Black and minority ethnic engineering graduates are less likely to find full-time work compared to their white counterparts, according to a new study.
The figures from the Royal Academy of Engineering show that 71% of white engineering graduates find full-time jobs after six months compared with just 51% of black and minority ethnic (BME) students. Overall the report found that 81% of new graduates are in full-time work or further study six months after graduation.
The report, called Employment outcomes of engineering graduates: key factors and diversity characteristics, found that in general the sector provided positive employment opportunities, with 94% of all engineering graduates in full-time work or study after three-and-a-half years, 6% more than the average for all graduates. However, inequalities in opportunity relating to ethnicity remains a real concern.
“This report highlights the value of engineering skills to the economy with employment outcomes from engineering being very strong. In addition, the majority of engineering graduates wanted to continue in engineering careers following their studies, which is encouraging for the UK engineering profession,” said Royal Academy of Engineering director of engineering and education Rhys Morgan.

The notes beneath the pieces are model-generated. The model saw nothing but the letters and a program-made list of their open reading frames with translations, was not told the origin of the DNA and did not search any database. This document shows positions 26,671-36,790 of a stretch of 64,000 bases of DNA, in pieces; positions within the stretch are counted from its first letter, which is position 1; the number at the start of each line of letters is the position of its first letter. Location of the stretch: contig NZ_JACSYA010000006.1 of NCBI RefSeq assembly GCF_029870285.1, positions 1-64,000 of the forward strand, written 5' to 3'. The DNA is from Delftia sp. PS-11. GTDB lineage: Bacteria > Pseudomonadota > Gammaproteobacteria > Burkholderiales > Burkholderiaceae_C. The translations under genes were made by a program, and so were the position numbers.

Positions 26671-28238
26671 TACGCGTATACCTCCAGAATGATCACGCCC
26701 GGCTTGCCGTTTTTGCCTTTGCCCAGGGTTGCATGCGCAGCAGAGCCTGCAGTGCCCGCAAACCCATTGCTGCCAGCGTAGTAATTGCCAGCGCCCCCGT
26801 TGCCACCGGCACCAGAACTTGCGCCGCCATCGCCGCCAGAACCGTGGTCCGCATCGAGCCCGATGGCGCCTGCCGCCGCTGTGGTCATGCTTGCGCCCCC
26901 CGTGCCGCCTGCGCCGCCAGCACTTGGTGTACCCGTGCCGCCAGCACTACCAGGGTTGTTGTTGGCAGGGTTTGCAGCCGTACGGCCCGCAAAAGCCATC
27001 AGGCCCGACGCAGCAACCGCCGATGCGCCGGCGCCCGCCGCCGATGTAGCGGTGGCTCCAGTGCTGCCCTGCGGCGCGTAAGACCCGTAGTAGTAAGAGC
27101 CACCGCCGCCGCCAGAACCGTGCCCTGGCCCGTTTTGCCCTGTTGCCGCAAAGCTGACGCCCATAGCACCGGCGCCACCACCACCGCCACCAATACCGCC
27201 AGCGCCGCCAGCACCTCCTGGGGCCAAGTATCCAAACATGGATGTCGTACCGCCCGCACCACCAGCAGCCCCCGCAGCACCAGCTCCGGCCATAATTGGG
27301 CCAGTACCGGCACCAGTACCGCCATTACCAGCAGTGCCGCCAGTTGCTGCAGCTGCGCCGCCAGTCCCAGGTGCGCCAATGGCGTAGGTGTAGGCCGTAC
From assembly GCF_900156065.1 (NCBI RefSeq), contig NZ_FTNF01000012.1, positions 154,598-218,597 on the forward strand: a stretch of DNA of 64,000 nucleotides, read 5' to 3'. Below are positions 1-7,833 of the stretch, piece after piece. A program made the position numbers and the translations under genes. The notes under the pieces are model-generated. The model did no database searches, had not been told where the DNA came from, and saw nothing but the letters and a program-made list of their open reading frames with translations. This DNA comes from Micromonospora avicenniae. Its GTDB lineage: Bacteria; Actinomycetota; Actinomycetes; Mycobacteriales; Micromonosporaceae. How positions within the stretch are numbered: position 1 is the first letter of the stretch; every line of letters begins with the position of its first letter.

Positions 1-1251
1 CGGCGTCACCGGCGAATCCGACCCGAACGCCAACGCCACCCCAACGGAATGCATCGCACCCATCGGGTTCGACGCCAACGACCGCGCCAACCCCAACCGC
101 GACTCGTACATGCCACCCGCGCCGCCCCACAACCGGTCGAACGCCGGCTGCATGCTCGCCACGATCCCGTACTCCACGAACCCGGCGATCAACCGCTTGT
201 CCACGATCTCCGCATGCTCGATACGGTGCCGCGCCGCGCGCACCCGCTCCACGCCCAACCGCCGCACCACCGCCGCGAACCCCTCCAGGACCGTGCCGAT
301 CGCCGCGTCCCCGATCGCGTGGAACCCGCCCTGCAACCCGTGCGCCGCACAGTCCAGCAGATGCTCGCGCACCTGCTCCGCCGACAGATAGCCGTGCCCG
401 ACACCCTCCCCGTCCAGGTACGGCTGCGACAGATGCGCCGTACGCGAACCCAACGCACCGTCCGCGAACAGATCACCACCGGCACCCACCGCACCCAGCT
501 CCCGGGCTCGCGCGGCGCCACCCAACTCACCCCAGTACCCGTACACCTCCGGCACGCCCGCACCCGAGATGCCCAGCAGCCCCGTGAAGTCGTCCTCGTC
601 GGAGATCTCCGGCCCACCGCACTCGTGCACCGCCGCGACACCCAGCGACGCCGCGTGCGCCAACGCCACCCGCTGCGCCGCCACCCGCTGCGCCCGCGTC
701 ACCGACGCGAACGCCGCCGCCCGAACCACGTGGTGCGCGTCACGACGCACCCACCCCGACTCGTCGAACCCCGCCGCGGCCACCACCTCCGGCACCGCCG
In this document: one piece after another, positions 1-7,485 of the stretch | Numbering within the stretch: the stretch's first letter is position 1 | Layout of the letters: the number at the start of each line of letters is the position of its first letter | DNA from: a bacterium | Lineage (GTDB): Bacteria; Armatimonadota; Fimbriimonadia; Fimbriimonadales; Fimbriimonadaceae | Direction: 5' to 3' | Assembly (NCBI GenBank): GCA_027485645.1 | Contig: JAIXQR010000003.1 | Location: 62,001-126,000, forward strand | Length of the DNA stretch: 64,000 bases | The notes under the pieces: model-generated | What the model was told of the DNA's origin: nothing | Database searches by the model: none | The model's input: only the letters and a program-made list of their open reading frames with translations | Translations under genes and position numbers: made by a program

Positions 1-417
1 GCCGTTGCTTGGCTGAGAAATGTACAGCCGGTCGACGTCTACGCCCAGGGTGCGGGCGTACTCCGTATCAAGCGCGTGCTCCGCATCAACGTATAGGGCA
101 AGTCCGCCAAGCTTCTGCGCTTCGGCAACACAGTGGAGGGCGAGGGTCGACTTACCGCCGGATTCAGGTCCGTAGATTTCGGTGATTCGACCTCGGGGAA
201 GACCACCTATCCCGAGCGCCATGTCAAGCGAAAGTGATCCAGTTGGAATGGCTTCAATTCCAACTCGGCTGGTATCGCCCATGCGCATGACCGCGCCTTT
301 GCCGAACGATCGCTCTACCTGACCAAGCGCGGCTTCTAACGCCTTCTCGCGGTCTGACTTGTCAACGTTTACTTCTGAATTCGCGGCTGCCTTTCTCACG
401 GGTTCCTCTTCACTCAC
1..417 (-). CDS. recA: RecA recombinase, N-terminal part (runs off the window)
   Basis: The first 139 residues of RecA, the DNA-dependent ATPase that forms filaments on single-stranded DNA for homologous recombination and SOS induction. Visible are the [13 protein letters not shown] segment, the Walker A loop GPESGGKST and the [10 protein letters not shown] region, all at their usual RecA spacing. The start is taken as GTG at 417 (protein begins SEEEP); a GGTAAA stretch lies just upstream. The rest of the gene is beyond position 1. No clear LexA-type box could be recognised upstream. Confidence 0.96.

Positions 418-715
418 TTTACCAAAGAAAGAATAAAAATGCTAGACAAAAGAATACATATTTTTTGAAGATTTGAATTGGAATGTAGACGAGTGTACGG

“However, despite the profession striving for a more diverse workforce, the impact of ethnicity on early employment outcomes for engineering graduates is concerning and we are beginning to investigate the causes of this.”
The academy is now piloting an engineering engagement programme to work with employers to address the inequalities. The programme includes events to connect employers with students and prepare students for applying for jobs in the sector.
“The report suggests that ethnicity is one of the most significant factors impacting the employment of engineering graduates,” said the academy’s head of diversity and inclusion Bola Fatimilehin.
“Engineering employers need to do more to encourage and engage with engineering students from all backgrounds, and across all types of universities. More also needs to be done to ensure that employment practices do not perpetuate environments where black or Asian engineering graduates are twice as likely to be unemployed as their white counterparts of similar age and gender, and with similar study and attainment characteristics.”